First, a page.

A wealth of literature exists on the motives, drives and barriers to the emergence of local energy initiative. Among others, Bomberg and McEwen [6] studied the drives of communities to participate in local energy initiatives. They distinguish ‘structural’and ‘symbolic’ resources. The first relates to political structures, while the second consists of non-material incentives, with community identity and au-tonomy being highlighted. As expected, support from the government helps to realise local initiatives. However, the capability of the local group to reach and use this support is also important. Another influential factor is the closed energy sector. This could be a barrier but can also be a driver when groups wish to be independent of the existing energy companies. In the Netherlands, Boon [7] analysed the importance of a long list of possible influences on the emergence, perception, acceptance and support, and op-erating technology of local energy initiatives. Important factors that lead to the emergence of an opportunity to initiate a local energy initiative are energy prices, envir-onmental awareness, independence of large companies and exporting countries, possible local sources, such benefits as a green image and social cohesion, and dis-satisfaction with inconsistent energy policies and in-competent governments. According to Chin-A-Fo [8], care for the environment and independence of large en-ergy companies are the two main drivers of participa-tion in a local energy initiative.


going the ‘wrong’ direction drive many local initiatives. Rogers et al. [9] questioned and interviewed the partici-pants in a sustainable energy community in the UK. The most frequently mentioned reason for becoming involved in the project was the environment. However, besides interest in environmental issues, economic aspects also frequently played a part. Becoming independent of large energy companies, adding local value, creating jobs and profit in the region, as well as profit for individual house-holds, are reasons to set-up or join a local energy initia-tive. According to Boot [10], local movements focus on reducing the added value flow outside of the local region, keeping it in the community. A general distrust of govern-ment solutions and measures aimed at actually reducing the environmental impact of our society are also motiva-tors for people to take the initiative themselves, both individually and in local cooperatives. Finally, social drives can be distinguished. An increasing desire to strengthen community identity and to become autonomous is what Bomberg and McEwen [6] call‘symbolic resources’, which drive communities to participate in local energy initiatives. A growing sense of community can be observed in society, with local groups emerging in several different fields. Most initiatives are based on a combination of these four types of drive.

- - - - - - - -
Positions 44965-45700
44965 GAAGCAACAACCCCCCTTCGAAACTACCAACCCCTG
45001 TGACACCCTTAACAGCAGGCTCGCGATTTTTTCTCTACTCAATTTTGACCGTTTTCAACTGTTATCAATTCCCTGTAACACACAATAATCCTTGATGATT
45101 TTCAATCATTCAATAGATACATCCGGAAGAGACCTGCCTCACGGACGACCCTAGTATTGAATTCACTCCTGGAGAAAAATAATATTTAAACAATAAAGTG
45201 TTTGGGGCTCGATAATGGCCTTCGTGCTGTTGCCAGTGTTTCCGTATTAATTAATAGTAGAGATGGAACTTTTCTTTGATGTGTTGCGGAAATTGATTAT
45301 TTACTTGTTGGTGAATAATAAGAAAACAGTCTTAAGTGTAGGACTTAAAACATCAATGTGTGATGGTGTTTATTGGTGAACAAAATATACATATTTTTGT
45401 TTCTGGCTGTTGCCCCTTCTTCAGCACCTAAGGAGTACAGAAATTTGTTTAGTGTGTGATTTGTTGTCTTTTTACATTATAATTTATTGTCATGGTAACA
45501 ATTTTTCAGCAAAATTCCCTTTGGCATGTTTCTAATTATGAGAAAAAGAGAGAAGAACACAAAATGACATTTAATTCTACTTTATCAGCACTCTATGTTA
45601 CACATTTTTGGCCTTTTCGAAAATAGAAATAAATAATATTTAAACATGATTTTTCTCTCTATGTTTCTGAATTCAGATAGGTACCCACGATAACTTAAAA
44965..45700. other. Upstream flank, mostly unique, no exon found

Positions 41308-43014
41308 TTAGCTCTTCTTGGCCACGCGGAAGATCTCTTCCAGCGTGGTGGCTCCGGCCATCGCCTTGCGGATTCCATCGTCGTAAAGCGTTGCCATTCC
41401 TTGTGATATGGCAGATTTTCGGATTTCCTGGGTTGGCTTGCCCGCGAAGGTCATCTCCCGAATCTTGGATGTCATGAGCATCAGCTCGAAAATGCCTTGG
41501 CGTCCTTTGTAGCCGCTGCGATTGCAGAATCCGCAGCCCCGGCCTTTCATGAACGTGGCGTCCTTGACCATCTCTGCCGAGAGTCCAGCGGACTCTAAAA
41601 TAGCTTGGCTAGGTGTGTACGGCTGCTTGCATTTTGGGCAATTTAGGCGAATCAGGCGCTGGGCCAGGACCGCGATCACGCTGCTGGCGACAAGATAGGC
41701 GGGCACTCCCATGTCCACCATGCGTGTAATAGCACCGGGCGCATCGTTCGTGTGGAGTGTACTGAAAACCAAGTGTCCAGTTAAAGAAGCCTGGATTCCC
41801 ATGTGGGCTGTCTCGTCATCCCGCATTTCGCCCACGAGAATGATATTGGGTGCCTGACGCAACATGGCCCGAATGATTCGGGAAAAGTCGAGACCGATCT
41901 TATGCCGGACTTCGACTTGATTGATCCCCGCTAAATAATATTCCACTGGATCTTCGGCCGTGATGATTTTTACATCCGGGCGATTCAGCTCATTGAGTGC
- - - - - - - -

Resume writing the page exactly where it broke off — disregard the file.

To summarise, we see a growing awareness and con-cern for the environment and the influence of energy use and generation thereon; an interest in social cohe-sion; independence of large (energy) companies; and a distrust that the government will solve our environmen-tal problems. All of which are reasons for the establish-ment of local energy initiatives. Besides these aspects, it is also important to note that technological improve-ments have made energy technology (such as photovol-taic panels) available that is reliable, visible, proven and has an acceptable payback time. It is for this reason that the first local energy initiatives have proved successful, so the government steps back [11].


Several kinds of initiatives have emerged in recent de-cades. We can see bottom-up movements of people who start by changing their own situation, examples being eco-villages and transition towns. Others start up their own local energy cooperation, examples being Grunne-ger power andTexel Energie. Another movement is not locally based but involves groups of people with a similar interest, two of these being winddelen and Windvogel. While these initiatives find their roots in the local com-munity, local governments also encourage and set up local energy initiatives. For instance, the Dutch province of Overijssel organised a competition to encourage local sustainable initiatives. The winning village received finan-cial support from the province, but all other participating